The twentieth chapter of the book discusses the concept of common access resources and sustainability, which are related to the management and conservation of natural resources that are non-excludable but rivalrous in consumption. Common access resources are natural resources that anyone can use without paying a fee or obtaining a permit, such as forests, pastures, fisheries, oil and gas fields, national parks, grazing lands, and irrigation systems. The book shows how common access resources can lead to market failure by creating a tragedy of the commons, which occurs when individuals with access to a public resource act in their own interest and overexploit the resource, resulting in its depletion or degradation. The book also discusses possible solutions to prevent or mitigate the tragedy of the commons, such as property rights, quotas, licenses, fees, taxes, subsidies, co-management, community-based management, and international cooperation.


Sustainability and intergenerational equity




The twenty-first chapter of the book explains the concept of sustainability and intergenerational equity, which are related to the long-term implications of resource use and environmental degradation for future generations. Sustainability is the ability to meet the needs of the present without compromising the ability of future generations to meet their own needs. Intergenerational equity is the principle that each generation should leave behind a stock of natural resources and environmental quality that is at least as good as what they inherited from previous generations. The book shows how sustainability and intergenerational equity can be measured and evaluated using various indicators and criteria, such as natural capital, environmental accounting, green GDP, ecological footprint, environmental Kuznets curve, weak sustainability, strong sustainability, safe minimum standard, precautionary principle, etc.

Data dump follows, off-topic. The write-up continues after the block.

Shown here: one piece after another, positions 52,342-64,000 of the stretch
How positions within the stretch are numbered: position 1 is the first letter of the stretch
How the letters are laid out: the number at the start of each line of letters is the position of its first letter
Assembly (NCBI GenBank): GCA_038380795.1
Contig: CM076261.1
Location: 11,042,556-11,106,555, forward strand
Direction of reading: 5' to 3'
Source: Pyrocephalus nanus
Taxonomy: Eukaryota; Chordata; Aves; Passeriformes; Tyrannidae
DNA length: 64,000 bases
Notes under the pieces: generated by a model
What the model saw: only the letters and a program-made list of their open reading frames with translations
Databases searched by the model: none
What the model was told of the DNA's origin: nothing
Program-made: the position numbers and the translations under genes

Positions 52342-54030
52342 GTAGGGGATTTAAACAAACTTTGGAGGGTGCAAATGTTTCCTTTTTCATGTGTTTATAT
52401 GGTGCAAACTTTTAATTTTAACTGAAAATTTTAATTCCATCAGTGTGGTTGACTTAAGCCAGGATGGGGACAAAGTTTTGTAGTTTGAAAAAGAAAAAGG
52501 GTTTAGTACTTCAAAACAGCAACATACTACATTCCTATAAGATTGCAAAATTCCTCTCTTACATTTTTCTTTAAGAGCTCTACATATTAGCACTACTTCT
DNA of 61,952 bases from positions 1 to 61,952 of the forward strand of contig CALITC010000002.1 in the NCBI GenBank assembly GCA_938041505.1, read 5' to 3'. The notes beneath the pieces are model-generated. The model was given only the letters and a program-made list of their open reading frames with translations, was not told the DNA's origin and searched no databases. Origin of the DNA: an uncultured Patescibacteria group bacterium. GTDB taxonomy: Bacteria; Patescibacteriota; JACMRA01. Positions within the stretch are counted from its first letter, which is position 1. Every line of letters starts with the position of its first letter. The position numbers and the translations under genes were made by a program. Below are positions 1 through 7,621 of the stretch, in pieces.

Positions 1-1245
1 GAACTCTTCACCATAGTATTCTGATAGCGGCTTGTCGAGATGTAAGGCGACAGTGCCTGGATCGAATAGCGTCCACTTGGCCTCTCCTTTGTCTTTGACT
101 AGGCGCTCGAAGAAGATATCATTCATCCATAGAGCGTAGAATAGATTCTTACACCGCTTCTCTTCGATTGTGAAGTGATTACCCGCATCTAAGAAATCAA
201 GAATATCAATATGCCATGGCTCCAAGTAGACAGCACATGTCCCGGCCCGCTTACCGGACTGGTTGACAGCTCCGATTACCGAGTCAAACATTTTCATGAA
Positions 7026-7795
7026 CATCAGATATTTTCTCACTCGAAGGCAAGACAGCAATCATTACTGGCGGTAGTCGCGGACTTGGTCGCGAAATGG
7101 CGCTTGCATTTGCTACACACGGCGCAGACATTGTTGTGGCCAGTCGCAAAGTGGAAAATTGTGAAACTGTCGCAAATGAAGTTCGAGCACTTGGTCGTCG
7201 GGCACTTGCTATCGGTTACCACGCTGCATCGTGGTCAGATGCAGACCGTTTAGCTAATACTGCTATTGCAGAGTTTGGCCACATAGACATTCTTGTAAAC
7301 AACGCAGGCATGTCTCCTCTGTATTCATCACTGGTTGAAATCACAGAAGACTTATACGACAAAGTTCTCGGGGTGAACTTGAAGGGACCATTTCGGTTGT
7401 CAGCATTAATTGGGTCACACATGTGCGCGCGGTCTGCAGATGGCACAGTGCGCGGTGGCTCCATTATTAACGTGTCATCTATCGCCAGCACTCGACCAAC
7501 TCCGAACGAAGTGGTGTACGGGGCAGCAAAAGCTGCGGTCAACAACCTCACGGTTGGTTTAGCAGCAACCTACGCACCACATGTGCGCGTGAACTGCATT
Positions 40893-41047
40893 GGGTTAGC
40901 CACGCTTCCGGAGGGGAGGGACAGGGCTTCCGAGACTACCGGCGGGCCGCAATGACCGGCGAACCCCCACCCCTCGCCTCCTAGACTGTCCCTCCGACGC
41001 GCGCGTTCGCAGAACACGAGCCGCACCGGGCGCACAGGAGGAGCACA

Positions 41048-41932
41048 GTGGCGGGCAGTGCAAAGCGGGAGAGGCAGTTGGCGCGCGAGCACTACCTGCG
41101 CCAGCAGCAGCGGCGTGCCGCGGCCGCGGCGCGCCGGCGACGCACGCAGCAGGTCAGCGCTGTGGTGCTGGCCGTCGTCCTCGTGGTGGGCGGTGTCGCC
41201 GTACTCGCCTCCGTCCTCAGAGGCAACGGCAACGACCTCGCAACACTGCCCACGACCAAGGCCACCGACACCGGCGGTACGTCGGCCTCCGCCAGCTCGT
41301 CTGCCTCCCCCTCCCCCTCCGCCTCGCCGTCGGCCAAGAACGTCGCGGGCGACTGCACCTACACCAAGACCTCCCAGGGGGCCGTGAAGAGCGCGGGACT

Conclusion




In conclusion, this article has reviewed the main features and contents of Economics for the IB Diploma by Ellie Tragakes. This book is a comprehensive and accessible textbook for the IB Economics course that covers all the topics in the syllabus with clarity and rigor. The book provides students with a solid foundation in economic concepts, theories, models, and applications with relevant examples and exercises. The book also helps students prepare for their IB Economics exams with guidance on exam techniques and practice questions. The book is accompanied by online resources that offer additional support and enrichment for students and teachers. The book is highly recommended for anyone who wants to learn more about economics and its role in understanding and addressing real-world issues.


FAQs




  • What are some of the benefits of studying economics?



Some of the benefits of studying economics are:


  • It helps you develop critical thinking and analytical skills that can be applied to various problems and situations.



  • It helps you understand how individuals, firms, markets, governments, and societies make decisions and interact with each other.



It helps you evaluate different policies